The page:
The High Court of Australia is currently hearing a matter which could have wide reaching consequences for employers and employees in Australia. The matter raises the question of the
extent to which an employer should be able to police an employee’s actions outside of work.
Facts of the Matter
- Ms Banerji was employed by the Department of Immigration and Border Protection;
- Ms Banerji began tweeting anonymously, over 9,000 times, criticising the department;
- All but one of the tweets were sent from Ms Banerji’s personal phone, outside of work hours;
- The Department investigated and subsequently terminated Ms Banerji’s employment for breaching the Code of Conduct;
- Ms Banerji lodged a worker’s compensation claim for post-traumatic stress disorder;
- Comcare refused the claim and Ms Banerji then lodged an application for a merits review; and
- The Administrative Appeals Tribunal of Australia found that the termination was unlawful.
Questions for the High Court
James Mattson of Bartier Perry outlined the key issues in the Appeal, namely:
“If an employee posts anonymous comments on social media, can an employer who later finds out the identity of the employee, use these posts as grounds for dismissal?
Secondly, is an employment contract or policy that requires a worker to behave ‘at all times’, in regard to their employer’s interests, appropriate and legitimate?”
This is important because the Public Service Act 1999 (Cth) requires that “APS employees must at all times behave in a way that upholds the APS Values and the integrity and good reputation of the Australian Public Service”. This term is an integral part of the Appeal. It basically dictates that employees must always be acting in line with APS values, which in effect gives the employer a facet of control over an employee’s personal life, raising the question as to the extent this is appropriate.
The High Court will need to consider an employee’s personal rights, in line with their contractual duty and obligations to their employer. The decision will hopefully reflect where the balance lies, and the appropriate action to take if an employee’s personal life affects the workplace and the wellbeing of others.
Who will this Decision Affect?
While this decision directly relates to the Department of Immigration and Border Protection, it will no doubt have wide-reaching implications. This decision will set a precedent for what is reasonably appropriate to include in a workplace contract, and to what extent (if at all) an employer may ‘police’ an employee’s personal life.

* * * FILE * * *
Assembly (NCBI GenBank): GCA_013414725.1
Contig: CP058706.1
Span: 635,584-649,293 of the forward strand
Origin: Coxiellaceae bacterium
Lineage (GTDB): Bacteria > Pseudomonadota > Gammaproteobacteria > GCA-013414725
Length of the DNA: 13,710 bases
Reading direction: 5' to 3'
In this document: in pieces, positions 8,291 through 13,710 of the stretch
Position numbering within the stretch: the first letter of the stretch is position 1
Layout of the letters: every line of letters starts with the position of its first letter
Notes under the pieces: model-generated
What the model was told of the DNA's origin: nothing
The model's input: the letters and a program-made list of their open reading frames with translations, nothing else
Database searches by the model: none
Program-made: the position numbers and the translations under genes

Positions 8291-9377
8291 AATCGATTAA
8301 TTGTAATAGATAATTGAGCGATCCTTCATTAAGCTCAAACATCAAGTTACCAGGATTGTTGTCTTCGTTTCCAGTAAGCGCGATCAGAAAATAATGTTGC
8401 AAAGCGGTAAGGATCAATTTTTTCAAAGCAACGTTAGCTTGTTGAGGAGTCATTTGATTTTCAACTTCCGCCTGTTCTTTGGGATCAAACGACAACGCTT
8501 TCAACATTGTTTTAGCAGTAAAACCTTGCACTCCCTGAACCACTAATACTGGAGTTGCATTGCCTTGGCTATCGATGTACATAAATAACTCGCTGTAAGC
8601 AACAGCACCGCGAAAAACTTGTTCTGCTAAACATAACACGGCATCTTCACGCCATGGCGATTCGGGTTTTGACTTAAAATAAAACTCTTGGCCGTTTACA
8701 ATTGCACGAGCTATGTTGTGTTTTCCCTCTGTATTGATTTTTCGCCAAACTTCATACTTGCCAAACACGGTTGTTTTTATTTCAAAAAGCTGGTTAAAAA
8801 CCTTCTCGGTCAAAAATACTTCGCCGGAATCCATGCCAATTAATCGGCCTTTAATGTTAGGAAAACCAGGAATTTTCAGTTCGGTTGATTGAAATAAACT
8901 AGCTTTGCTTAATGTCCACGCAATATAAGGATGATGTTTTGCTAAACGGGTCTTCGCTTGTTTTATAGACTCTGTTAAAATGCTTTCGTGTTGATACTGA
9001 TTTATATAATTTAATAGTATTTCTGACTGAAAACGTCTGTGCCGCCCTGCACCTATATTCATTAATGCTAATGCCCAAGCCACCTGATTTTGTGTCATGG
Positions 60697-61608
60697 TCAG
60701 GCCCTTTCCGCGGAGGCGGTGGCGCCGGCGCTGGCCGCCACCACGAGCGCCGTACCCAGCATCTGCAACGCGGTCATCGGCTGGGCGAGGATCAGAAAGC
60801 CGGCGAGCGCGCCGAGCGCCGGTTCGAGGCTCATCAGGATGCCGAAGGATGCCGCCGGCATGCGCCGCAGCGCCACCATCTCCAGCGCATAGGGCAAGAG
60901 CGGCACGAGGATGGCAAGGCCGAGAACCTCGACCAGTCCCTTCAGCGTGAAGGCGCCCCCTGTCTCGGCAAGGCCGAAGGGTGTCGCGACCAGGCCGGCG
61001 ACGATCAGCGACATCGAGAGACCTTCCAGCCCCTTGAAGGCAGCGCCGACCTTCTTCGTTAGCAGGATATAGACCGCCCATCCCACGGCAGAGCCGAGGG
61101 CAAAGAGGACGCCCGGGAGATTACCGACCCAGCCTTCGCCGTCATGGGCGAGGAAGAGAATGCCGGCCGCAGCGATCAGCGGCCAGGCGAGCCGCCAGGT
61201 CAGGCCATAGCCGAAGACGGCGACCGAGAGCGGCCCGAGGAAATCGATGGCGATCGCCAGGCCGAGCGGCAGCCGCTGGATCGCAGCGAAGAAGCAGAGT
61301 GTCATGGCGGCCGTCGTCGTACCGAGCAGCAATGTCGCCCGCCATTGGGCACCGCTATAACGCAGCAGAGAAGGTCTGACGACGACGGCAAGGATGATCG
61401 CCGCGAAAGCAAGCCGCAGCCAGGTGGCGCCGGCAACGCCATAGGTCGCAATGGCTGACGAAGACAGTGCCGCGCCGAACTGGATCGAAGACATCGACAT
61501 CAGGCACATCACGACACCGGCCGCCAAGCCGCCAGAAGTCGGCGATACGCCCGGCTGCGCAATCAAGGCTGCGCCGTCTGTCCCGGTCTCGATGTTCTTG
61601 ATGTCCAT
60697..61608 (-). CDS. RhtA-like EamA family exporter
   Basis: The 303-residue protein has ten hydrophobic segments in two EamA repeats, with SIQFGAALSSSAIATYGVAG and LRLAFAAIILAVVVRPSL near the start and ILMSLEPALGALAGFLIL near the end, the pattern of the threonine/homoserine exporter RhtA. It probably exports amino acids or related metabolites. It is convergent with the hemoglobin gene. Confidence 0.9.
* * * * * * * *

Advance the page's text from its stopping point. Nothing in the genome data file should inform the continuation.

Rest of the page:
The decision will not be limited to the Department of Immigration and Border Protection. It will have direct application to Australian Public Service roles, and a ripple effect with all other workers. As a result, employees and employers need to be aware of what effect the decision may have on them.
What this Means for Employers
The outcome of this decision will effect employers whether it is upheld or overturned. If the decision is upheld it would make it increasingly more difficult for employers to terminate employees based on social media interactions. Employers will need to be aware of how to navigate situations where employees may be making inflammatory comments on social media, and have appropriate procedures in place to manage the situation.
It could also have implications for employment contracts. The degree to which an employer can place requirements on an employee’s conduct could be limited. Employers will need to review their contracts to ensure that they are not over-restrictive upon the employee’s private life.
If the AATA decision is overturned, employers will gain some certainty about how to respond when employees make comments on social media which are defamatory. Employers will still need to maintain a balance between policing employees conduct and not overreaching into their personal life, but will be able to act in a manner which protects the reputation of their business.
What this Means for Employees
Employees should always be cautious of comments they make about their employer, whether openly or anonymously. If the AATA decision is overturned, employees who may have thought that their comments would not have consequences as they were anonymous, could face disciplinary action from their employers.
If the Appeal is dismissed, this does not necessarily open the floodgates for employees to make anonymous comments about their employers, it simply means that there was no breach of the applicable Code in this matter. A dismissal would likely set a higher threshold for a breach of the Code by an employee.
The AATA made comment about open comment (i.e. not anonymous) social media posts, noting that ‘Ms Banerji would have breached her duty of loyalty and fidelity owed to the Department had her tweets been open comment’. The High Court may address this notion differently, but employees should be aware that open comments have a much higher likelihood of breaching a Code of Conduct or Terms of Employment. Indeed, employees should always be aware that comments made on social media, either openly or anonymously, may have wide-reaching implications for both the individual and the workplace.
If you have any concerns about the validity of terms in your employment contracts or Codes of Conduct, please do not hesitate to contact our Managing Associate Julia Adlem at firstname.lastname@example.org or call her or one of our friendly employment law team on: 08 8410 9494.
 Public Service Act 1999 (Cth) s13(11).
 Banerji and Comcare (Compensation)  AATA 892, 113.